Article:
1/3 of all Russian babies died before their first birthday. Russia was flailing WWI, unemployment was high – a classic formula for dissent. The partial industrialization of Russia in the late 19th and early 20th centuries, which created an urban working class in places like St. Petersburg and Moscow that could organize against its exploitation through unions and workers councils (known as 'the soviets'). This enabled the workers to work together much more effectively against their bosses than the scattered, isolated, and thus largely de-politicized peasantry. The cities were also connected via trade and communication to the outside world, where intellectuals and workers alike had access to revolutionary ideas from Western Europe such as Marxism.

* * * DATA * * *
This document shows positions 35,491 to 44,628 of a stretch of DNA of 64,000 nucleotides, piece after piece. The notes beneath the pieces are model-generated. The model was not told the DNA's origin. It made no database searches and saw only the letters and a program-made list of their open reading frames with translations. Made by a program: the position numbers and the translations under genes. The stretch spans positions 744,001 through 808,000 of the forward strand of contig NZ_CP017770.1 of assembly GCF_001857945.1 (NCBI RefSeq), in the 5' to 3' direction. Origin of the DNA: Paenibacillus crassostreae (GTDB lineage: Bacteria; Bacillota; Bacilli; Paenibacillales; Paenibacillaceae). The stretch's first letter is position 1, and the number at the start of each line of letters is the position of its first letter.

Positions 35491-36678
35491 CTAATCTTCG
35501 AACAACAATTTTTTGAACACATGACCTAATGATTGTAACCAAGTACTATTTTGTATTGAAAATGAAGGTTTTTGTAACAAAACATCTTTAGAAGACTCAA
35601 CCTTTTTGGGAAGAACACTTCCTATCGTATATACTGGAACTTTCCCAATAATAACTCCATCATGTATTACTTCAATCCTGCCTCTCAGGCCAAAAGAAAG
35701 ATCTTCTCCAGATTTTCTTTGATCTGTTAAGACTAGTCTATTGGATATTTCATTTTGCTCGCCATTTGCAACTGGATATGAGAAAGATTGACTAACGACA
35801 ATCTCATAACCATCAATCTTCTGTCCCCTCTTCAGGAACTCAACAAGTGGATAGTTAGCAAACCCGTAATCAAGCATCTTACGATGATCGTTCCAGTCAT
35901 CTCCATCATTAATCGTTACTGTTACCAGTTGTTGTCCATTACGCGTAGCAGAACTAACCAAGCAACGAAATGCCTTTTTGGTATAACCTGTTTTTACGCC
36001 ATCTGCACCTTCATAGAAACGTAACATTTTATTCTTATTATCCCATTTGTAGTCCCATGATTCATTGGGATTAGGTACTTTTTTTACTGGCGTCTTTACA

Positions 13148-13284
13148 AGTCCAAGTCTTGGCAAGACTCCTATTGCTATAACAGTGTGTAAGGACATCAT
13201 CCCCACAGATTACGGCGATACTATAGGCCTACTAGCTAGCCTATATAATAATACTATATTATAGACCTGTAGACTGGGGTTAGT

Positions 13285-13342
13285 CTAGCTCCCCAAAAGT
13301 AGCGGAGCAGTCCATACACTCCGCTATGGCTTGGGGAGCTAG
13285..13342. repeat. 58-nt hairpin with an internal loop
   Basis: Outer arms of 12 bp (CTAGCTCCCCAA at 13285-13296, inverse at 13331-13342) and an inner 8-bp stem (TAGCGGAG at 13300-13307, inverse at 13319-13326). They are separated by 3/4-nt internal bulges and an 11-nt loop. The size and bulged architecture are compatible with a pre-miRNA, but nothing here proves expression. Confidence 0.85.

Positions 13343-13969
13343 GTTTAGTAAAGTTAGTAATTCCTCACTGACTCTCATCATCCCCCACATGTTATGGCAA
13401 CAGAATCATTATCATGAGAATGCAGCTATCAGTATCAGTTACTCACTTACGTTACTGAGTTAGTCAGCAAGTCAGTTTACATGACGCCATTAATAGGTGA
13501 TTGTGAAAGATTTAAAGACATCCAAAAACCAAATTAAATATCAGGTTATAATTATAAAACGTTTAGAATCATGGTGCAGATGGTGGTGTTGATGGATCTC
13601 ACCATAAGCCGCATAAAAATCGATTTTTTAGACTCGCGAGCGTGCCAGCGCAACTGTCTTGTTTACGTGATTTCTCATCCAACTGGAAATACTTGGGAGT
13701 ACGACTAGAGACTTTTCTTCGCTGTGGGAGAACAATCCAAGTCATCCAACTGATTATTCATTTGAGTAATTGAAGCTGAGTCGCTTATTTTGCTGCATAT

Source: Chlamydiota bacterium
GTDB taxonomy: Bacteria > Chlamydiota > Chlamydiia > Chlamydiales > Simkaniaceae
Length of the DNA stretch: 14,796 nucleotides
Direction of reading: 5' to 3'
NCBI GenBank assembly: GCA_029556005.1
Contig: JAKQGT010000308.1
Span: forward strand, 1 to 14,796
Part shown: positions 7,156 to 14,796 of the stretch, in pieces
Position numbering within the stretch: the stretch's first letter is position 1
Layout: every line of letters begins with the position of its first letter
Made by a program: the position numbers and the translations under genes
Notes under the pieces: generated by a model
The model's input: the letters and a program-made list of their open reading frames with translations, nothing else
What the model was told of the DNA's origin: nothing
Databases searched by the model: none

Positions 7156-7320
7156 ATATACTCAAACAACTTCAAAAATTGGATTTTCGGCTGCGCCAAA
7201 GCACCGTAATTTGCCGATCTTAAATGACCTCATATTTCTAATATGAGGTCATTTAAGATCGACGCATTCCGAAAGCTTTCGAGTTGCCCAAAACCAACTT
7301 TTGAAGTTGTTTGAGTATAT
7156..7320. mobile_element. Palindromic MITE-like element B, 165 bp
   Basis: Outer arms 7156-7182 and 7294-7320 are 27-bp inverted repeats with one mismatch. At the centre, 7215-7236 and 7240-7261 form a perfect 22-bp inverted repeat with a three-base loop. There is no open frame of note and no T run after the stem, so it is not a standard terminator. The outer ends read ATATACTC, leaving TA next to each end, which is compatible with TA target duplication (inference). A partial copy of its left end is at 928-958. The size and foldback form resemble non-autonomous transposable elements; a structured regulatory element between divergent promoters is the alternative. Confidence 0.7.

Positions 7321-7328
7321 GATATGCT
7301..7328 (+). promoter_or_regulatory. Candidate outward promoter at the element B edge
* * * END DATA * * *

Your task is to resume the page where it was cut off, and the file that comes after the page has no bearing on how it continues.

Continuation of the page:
Friday, April 26, 2013 - 12:00pm PDT by JONATHAN NETTLER Architecture, South Asia 5 1 0 As the death tool passes 300 from the horrific collapse of an 8-story garment factory in Dhaka, Bangladesh, thoughts turn to New York City's Triangle Shirtwaist Factory fire of 1911. Can some good follow this disaster, as it did in New York? The nototrious Triangle Shirtwaist Factory fire was New York City's second deadliest disaster until the collapse of the World Trade Center in 2001. It was also the instigation for significant reforms in working conditions and building safety. According to Wikipedia, as a result of the fire that killed 146 garment workers, "[n]ew laws mandated better building access and egress, fireproofing requirements, the availability of fire extinguishers, the installation of alarm systems and automatic sprinklers, better eating and toilet facilities for workers, and limited the number of hours that women and children could work."